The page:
A vine that, over several years, may create a dense,
tangled mat of stems and leaves on open ground.
Cold deciduous. Stems and leaves die in freezes.
Vines up to 3' long form a dense green or purple-tinged
brown mat, of stems and leaves, 1-2' wide and 1" high.
Tiny, mouse-ear-shaped, green and brown flowers.
Each flower lasts one or two days. The flowers
give off an aroma like that of a rodent's ear. This attracts blood
sucking flies which feed on the inside of rodent ears, and forces them
to be pollinators.
Spring and summer.
Capsule with five vertical ribs containing flat, black,
triangular seeds in five compartments.
Small, green, usually slender, arrowhead shaped leaves,
1-1.5" long, turn purple-brown in full sun and drought conditions.
A food plant of the
caterpillar which incorporates the plant's poison
into its skin to ward off predators. This caterpillar can completely
defoliate the plant, but leaves will grow back.
Toxic / Danger:
All parts of plant are toxic.
Native to Arizona, New Mexico and Mexico.
Cultivation and Uses
USDA hardiness zones: 8-9, possibly greater.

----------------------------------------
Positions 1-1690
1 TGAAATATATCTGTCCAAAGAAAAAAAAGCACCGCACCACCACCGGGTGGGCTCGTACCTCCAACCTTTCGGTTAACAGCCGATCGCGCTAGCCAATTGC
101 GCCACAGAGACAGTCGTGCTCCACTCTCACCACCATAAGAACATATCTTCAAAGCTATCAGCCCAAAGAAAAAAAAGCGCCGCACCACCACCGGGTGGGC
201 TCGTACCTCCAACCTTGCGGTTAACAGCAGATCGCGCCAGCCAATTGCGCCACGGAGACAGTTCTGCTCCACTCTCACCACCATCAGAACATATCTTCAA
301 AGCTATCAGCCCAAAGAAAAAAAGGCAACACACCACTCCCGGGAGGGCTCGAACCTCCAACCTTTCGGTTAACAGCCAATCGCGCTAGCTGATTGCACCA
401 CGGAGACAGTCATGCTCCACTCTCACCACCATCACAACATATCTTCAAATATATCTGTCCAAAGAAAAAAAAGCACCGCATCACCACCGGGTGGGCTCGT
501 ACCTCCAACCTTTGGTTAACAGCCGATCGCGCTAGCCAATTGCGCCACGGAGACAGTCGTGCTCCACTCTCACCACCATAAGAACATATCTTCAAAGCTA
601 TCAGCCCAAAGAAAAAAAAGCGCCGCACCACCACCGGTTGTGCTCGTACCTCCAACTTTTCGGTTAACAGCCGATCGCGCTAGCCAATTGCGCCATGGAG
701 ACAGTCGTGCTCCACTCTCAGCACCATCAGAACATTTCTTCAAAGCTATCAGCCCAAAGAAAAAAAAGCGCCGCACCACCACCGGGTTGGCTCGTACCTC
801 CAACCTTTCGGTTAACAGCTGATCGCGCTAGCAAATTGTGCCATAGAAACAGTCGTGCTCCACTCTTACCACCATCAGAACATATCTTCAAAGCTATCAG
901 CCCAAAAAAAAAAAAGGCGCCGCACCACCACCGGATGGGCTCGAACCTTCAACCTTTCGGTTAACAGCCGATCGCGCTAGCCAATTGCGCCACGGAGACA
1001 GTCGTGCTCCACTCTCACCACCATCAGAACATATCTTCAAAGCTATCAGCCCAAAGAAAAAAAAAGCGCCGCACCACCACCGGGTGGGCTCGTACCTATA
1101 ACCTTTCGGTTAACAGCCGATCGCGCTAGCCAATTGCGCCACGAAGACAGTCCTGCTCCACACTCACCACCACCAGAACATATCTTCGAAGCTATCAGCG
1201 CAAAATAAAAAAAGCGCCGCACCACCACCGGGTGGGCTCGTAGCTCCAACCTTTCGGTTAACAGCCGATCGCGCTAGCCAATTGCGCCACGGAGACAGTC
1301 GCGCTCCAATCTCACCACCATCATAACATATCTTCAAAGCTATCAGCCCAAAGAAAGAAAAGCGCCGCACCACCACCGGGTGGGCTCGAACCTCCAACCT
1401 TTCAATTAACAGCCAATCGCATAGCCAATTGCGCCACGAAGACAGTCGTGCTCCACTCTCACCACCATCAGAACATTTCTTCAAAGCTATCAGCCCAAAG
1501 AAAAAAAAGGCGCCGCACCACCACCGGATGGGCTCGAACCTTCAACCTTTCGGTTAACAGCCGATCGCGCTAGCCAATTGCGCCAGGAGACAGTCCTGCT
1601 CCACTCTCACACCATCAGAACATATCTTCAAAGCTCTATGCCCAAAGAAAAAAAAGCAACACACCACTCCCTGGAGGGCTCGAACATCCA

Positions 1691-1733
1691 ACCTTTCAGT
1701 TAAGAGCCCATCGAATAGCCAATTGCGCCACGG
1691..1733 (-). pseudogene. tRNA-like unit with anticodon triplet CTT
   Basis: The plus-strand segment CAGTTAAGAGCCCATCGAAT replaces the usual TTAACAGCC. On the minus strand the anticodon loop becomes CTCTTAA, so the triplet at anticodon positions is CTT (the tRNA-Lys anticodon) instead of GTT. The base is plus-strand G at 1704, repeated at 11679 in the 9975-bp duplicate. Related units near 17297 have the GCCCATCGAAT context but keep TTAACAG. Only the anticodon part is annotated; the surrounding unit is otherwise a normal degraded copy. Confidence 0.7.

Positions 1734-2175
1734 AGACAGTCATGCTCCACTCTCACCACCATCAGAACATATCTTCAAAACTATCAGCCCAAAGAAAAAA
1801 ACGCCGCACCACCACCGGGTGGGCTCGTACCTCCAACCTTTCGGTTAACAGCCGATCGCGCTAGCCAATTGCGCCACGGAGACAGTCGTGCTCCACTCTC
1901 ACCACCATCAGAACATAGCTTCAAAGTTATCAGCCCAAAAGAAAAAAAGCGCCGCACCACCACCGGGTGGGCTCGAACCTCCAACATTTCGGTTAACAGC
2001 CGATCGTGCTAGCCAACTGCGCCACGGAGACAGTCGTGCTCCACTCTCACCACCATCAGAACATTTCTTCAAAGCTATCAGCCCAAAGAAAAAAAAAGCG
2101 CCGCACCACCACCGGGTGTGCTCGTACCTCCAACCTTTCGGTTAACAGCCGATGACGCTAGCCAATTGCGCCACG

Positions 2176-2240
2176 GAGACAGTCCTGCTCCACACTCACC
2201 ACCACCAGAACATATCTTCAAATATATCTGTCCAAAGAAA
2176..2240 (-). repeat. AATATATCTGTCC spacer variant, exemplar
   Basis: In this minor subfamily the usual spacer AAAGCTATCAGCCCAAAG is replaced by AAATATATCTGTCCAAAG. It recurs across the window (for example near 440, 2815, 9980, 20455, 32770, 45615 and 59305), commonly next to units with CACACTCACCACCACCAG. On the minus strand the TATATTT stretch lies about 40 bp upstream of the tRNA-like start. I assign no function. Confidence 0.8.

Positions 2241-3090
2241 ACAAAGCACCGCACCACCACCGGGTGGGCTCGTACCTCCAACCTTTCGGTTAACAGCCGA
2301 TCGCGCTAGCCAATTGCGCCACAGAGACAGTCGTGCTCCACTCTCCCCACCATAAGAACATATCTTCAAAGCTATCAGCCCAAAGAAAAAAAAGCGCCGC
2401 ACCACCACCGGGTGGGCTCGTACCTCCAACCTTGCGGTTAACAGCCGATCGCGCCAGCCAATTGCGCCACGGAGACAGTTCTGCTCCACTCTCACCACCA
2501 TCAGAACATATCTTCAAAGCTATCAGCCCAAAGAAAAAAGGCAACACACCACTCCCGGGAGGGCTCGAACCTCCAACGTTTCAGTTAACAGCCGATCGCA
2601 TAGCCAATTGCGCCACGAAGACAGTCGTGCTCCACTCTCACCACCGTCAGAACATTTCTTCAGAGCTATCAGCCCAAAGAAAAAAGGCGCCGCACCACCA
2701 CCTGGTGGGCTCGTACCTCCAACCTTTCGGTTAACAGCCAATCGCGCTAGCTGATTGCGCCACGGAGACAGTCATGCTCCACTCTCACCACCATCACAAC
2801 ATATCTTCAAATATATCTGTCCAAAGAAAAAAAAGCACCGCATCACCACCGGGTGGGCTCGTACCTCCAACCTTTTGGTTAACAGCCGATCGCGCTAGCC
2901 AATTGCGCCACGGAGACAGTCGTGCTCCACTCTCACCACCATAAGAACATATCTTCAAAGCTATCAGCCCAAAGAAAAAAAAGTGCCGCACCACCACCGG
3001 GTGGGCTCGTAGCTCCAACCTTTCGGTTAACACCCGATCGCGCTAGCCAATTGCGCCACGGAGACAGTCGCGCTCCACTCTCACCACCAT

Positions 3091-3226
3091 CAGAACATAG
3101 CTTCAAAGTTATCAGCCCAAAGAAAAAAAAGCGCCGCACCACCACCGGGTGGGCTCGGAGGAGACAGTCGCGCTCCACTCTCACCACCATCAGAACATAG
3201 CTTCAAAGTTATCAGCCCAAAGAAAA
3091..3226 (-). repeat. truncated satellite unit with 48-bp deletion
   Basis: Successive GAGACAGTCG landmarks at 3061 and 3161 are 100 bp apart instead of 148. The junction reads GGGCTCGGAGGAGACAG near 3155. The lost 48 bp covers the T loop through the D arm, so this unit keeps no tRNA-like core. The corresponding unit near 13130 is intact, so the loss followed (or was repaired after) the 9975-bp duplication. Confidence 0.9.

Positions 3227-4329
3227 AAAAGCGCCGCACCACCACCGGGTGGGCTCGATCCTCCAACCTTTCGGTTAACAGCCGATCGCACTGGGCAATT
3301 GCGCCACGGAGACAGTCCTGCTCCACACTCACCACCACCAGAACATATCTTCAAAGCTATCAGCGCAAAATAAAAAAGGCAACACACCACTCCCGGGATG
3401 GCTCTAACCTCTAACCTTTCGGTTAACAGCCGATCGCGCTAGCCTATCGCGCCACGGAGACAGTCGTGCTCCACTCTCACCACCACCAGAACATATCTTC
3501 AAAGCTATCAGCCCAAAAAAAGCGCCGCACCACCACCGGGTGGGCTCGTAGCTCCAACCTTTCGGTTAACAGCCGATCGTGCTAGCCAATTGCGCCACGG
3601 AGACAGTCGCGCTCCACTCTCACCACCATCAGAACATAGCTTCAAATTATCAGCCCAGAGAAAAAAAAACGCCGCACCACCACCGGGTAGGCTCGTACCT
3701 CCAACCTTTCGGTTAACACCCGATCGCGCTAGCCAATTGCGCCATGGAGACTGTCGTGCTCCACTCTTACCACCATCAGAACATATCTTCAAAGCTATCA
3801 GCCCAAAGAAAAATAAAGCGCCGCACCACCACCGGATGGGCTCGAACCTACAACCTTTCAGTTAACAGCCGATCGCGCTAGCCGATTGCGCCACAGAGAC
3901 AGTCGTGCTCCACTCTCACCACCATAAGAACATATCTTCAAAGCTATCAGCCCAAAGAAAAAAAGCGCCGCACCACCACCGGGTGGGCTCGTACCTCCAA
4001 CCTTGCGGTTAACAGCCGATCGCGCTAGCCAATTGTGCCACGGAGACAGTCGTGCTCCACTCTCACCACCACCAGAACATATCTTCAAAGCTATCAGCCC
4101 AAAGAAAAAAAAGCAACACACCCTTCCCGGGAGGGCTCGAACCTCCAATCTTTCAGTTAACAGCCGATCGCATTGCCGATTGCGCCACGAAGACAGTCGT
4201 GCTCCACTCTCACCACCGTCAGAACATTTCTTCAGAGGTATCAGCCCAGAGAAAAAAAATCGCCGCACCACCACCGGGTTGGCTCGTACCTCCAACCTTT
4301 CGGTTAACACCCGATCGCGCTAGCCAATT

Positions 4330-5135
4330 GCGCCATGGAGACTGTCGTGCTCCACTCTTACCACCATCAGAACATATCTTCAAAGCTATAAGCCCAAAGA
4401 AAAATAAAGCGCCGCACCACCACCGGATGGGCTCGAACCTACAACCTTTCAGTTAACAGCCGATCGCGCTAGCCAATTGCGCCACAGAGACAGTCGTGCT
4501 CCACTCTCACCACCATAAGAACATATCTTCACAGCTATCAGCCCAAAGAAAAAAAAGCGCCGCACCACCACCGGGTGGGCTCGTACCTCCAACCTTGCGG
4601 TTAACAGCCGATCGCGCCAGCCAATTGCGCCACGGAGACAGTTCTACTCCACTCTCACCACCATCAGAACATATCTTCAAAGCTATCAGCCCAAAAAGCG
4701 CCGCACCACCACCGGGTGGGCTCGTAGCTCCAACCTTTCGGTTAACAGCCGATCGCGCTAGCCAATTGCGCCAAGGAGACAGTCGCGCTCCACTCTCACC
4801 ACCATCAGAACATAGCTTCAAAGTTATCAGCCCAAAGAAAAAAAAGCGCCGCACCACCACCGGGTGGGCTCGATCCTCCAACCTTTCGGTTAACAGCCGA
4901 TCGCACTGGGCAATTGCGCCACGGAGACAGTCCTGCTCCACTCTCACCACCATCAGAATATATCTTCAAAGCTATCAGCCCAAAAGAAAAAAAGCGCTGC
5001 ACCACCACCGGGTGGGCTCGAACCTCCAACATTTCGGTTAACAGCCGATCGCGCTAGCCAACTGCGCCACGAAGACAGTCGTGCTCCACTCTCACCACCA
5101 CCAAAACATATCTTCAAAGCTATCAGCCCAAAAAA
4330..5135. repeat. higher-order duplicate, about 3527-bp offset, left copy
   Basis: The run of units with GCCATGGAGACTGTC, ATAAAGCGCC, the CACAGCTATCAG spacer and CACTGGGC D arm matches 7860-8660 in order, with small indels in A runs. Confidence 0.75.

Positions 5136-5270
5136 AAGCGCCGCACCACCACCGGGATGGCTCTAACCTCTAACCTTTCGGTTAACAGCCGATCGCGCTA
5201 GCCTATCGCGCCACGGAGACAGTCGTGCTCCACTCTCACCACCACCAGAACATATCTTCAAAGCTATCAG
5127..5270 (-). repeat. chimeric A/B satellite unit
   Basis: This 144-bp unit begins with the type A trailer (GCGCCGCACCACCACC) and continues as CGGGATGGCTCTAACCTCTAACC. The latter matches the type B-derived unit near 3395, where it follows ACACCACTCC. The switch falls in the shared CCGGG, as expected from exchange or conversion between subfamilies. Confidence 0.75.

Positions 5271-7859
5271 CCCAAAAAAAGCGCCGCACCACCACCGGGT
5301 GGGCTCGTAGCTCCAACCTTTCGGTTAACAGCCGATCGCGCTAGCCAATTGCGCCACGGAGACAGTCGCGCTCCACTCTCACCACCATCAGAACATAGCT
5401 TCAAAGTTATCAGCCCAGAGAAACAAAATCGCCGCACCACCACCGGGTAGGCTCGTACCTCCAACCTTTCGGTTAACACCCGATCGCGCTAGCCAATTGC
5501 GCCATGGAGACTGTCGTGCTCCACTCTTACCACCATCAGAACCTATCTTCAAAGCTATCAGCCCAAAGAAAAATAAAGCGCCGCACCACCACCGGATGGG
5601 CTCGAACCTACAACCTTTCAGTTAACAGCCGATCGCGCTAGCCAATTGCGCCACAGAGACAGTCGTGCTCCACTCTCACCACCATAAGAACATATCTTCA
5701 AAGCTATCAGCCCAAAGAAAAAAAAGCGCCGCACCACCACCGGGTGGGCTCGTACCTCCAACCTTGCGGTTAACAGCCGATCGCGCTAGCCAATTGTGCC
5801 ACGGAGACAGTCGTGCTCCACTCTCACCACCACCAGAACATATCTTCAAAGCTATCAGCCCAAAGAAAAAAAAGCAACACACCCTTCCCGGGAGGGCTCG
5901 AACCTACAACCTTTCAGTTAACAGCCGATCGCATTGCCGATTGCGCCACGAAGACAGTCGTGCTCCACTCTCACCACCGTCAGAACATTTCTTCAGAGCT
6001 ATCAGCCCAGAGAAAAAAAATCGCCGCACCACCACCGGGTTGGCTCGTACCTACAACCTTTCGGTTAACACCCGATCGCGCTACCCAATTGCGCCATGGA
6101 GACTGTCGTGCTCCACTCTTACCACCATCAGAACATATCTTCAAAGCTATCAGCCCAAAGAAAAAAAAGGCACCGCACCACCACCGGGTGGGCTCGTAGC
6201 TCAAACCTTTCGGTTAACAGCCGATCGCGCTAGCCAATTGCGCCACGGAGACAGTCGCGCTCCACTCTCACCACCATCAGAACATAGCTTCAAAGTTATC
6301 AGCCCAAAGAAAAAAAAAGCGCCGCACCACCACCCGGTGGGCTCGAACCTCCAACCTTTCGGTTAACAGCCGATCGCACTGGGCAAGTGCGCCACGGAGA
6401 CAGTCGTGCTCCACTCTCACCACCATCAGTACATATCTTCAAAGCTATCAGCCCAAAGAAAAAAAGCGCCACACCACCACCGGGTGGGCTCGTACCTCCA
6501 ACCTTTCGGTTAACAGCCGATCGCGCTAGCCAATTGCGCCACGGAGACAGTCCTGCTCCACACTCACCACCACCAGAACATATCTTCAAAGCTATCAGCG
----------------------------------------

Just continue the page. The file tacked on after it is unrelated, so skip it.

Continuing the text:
Heat tolerant: Yes.
Drought tolerant: Yes.
Sun: Best in part shade, but tolerates full sun.
Water once established: Once every month or two. Supplemental water
may improve growth. Soil should dry out between waterings.
Soil: Dry, low organic content, pH 6.6-7.5 (neutral).
Prune: Brush away dead leaves and stems after prolonged freeze.
Uses: To attract and propagate the Pipevine Swallowtail butterfly.
Difficult to spot because of its small size. Follow the Pipevine Swallowtail
butterfly to locate plant.
The third picture from the top is an Aristolochia watsonii mat, 16x12",
on an east-facing slope. The slope attenuates the afternoon sun and allows
the mat to stay green.
The bottom picture is a healthy, 2' wide, Aristolochia watsonii mat in full sun
and drought conditions on level ground. The root system is at least 8 years old.
This plant, and the plant in the picture above, are 50' apart, sharing the same
temperature and rainfall conditions.
These plants have become large because nearby lizards routinely search them
for butterfly eggs and small caterpillars. The caterpillars are never allowed
to get large enough to eat the whole plant and slow its root growth.
All photos taken in USDA hardiness zone 8b.
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